Dungeons & Dragons

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Dungeons and Dragons (often abbreviated to "D&D") is the oldest and one of the most popular Pen and paper role-playing games.

Game mechanics

Each player creates a character within the game, and tells the referee, or Dungeon Master, what they will do. Each character belongs to a class, of which there are a number to choose from. The original D&D game was released in 1974. The 4th Edition, which involved major changes to the underlying game system, was released in November 2008. The classes in 4th edition are as follows:

Cleric, a priest of sorts, with the ability to summon the power of their deity/power source;
Fighter, a martial, non-magical warrior;
Paladin, a champion of a specific deity;
Ranger, a two-weapon or ranged weapon specialist;
Rogue, equivalent of a thief;
Warlock, a user of dark magic;
Warlord, a commander who leads from the front;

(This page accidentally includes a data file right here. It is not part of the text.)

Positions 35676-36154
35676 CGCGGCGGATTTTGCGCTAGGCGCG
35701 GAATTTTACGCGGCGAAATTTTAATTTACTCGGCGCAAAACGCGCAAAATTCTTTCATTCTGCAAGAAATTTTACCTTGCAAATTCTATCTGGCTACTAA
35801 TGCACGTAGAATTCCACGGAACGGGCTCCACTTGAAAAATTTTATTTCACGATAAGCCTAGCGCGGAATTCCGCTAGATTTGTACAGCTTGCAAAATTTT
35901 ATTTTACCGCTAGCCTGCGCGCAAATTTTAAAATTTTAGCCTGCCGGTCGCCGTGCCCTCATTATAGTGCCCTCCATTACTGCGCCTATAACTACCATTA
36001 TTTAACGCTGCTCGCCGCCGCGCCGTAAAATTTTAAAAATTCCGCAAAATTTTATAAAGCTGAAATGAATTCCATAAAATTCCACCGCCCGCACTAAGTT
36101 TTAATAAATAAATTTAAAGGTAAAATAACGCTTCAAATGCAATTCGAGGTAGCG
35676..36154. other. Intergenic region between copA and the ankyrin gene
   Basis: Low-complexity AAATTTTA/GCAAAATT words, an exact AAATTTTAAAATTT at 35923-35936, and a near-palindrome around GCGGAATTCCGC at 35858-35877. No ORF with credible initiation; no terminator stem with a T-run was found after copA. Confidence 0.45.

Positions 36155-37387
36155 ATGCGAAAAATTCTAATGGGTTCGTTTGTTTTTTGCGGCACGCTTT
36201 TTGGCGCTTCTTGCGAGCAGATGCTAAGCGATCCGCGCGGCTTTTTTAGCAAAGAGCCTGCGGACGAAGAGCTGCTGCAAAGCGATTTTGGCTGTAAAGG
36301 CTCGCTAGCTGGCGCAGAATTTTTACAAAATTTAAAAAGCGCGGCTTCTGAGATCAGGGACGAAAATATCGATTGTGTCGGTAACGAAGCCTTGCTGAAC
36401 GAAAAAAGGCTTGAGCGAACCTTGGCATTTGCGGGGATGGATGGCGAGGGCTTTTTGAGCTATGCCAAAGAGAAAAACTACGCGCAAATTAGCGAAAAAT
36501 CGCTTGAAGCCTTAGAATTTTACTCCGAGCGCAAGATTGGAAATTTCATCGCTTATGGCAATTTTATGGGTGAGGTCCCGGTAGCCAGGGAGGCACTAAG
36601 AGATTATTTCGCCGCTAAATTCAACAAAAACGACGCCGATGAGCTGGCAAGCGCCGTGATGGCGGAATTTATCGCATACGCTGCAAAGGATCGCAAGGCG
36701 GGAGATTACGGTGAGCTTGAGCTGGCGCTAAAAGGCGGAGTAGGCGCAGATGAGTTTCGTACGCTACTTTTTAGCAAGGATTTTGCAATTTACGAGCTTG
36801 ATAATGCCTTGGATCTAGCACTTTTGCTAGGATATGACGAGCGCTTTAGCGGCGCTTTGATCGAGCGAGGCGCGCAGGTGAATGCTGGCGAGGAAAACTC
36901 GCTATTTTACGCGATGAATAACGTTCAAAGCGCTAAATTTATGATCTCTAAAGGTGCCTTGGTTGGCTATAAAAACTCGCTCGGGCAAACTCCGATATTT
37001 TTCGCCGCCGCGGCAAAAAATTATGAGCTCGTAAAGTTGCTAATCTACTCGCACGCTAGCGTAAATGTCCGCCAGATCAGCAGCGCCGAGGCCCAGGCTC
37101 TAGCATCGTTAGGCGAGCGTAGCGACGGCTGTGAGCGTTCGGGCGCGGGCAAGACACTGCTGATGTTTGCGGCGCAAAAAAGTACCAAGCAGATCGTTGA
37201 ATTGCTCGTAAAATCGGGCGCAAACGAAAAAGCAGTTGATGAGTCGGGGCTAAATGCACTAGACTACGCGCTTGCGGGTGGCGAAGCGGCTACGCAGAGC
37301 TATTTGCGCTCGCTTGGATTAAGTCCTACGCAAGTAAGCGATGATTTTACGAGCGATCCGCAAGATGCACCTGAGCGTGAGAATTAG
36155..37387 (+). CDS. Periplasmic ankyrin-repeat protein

Wizard, a wielder of mystical powers.

The Dungeon Master, who runs the game, has a number of responsibilities. He must create or buy the adventures, play the monsters, keep the game balanced, keep the players in control, and overall, make sure the players are having fun.

The game is played with polyhedral dice containing many different numbers and are referred to by "d + number of sides", i.e. d6 is a six sided die, d20 is a twenty sided die. The dice used are d4s, d6s, d8s, d10s, d12s (rarely used), and d20s. A special d10, which contains multiples of 10 from 0 to 90, is rolled in conjunction with a standard d10 to produce the equivalent of a d100.

D&D falls into the "d20" game system, and just so happens to use that die quite frequently.

Social context

Some groups have considered D&D and related role-playing games to lead to Satanism, an idea sometimes characterized as a moral panic. [1]

References

  1. David Waldron (Spring 2005), "Role-Playing Games and the Christian Right: Community Formation in Response to a Moral Panic", Journal of Religion and Popular Culture